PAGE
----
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The Ethics of Voting Paperback – April 29, 2012

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Editorial Reviews


"The ethics of voting is undertheorized, and so any serious academic work on the matter is welcome. Brilliant works such as Brennan's most certainly are."
--Karl Lippert-Rasmussen, Perspectives on Politics.

"[Brennan's] relentless focus on the problem of 'wrongful voting' pays off. . . . [His] argument lodges a serious objection to research in political science and behavioral economics suggesting that even lazy voters can use shortcuts to vote well."--Josh Rothman, Boston Globe

"The real value of books such as this lies in their potential to raise the level of public debate. . . . Brennan's argument is detailed and searching, which means that it presents a challenge to anyone prepared to take it seriously."--Alan Haworth, Philosopher's Magazine

"Brennan advances the extraordinarily provocative argument that the sine qua non of civic virtue is not political participation (especially not voting) but the moral duty to promote the common good. . . . Students will appreciate Brennan's highly instructive exercise in argumentation. He constructs cogent justifications for his conceptual framework, outlines reasons for rejecting contrary views, and meets plausible objections to his own formulation."--Choice

"The Ethics of Voting . . . offers a set of provocative and tightly-argued claims. It also changes the way scholars across the social sciences and humanities might want to ask questions about voting. . . . Jason Brennan has written a short, accessible, and tight book that deserves a place on scholars bookshelves."--Art Carden, Public Choice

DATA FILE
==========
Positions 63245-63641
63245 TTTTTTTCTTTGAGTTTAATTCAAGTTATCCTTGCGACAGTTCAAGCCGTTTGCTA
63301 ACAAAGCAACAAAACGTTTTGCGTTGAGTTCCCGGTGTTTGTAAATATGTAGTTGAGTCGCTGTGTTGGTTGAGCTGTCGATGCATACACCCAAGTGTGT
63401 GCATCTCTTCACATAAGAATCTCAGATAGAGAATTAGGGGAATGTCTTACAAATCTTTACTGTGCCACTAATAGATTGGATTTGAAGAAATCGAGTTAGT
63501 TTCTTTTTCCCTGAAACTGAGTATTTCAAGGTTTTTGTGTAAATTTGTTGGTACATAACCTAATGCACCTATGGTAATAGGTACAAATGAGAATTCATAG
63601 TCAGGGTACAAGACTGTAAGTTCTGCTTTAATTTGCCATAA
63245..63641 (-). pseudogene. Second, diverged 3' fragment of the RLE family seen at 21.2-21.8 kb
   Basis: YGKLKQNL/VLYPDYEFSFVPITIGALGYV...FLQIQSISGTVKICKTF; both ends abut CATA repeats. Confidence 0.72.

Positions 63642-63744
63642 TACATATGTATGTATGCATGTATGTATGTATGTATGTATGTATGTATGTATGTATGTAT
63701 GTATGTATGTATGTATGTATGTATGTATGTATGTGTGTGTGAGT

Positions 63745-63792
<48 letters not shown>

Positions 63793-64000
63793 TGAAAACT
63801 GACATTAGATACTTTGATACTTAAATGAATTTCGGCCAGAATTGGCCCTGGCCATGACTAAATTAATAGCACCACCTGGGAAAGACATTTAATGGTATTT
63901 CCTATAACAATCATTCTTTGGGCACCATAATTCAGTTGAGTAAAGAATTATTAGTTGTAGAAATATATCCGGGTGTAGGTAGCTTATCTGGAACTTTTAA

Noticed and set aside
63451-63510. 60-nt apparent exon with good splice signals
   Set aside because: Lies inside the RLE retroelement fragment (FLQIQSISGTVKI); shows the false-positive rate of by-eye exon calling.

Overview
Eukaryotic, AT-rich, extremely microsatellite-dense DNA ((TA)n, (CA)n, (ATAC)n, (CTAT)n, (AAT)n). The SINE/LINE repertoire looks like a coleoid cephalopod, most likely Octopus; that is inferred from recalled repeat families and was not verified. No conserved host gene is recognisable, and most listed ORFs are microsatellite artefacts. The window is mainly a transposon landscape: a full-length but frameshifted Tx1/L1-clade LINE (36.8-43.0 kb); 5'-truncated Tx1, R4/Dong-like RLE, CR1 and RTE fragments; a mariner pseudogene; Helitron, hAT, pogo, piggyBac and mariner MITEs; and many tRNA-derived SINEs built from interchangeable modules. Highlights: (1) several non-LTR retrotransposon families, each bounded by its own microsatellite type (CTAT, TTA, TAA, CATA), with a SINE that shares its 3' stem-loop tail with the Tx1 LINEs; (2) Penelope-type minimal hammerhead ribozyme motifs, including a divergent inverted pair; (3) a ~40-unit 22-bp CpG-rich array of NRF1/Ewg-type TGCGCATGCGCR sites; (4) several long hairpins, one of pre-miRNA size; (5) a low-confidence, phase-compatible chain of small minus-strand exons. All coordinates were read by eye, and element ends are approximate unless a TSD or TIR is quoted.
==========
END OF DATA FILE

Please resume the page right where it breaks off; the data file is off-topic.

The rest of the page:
From the Back Cover

"Jason Brennan's surprising investigation of the ethics of voting grapples with some of the most entrenched dogmas in our political culture. . . . His conclusions will shake some readers up, and our thinking about democracy will be better for the debates that are sure to ensue."--David Estlund, Brown University

"This is a fascinating book about a very important topic. . . . The Ethics of Voting abounds in interesting claims and good arguments with often surprising conclusions. Beautifully clear and eminently readable, it will be noticed."--Geoffrey Brennan, University of North Carolina, Chapel Hill

"Brennan's book is provocative in the best sense of the word--a fresh and challenging approach to important matters in political theory and political ethics."--Richard Dagger, University of Richmond


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Product Details

  • Paperback: 232 pages
  • Publisher: Princeton University Press; With a New afterword by the author edition (April 29, 2012)
  • Language: English
  • ISBN-10: 0691154449
  • ISBN-13: 978-0691154442
  • Product Dimensions: 9.2 x 6 x 0.6 inches
  • Shipping Weight: 12 ounces (View shipping rates and policies)
  • Average Customer Review: 2.4 out of 5 stars  See all reviews (7 customer reviews)
  • Amazon Best Sellers Rank: #1,183,111 in Books (See Top 100 in Books)

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Most Helpful Customer Reviews

10 of 11 people found the following review helpful By Vipul on October 14, 2013
Format: Kindle Edition Verified Purchase
I think this book is an excellent survey of the ethical questions surrounding whether people are obliged to vote, and if they do vote, how they should vote. Brennan cleanly separates the ethical question from the empirical question of whether people exercise their voting privileges in an ethical manner. His last chapter goes into the empirical question. Unfortunately, that chapter is too short, but it's probably good to leave that to the end so that disagreements with him on the empirics do not cloud people's evaluation of his normative thesis. For those who want to know more about the empirics of voter behavior, the references in the last chapter are worth reading, particularly The Myth of the Rational Voter: Why Democracies Choose Bad Policies (New Edition).
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9 of 10 people found the following review helpful By Rocinante on October 14, 2013
Format: Kindle Edition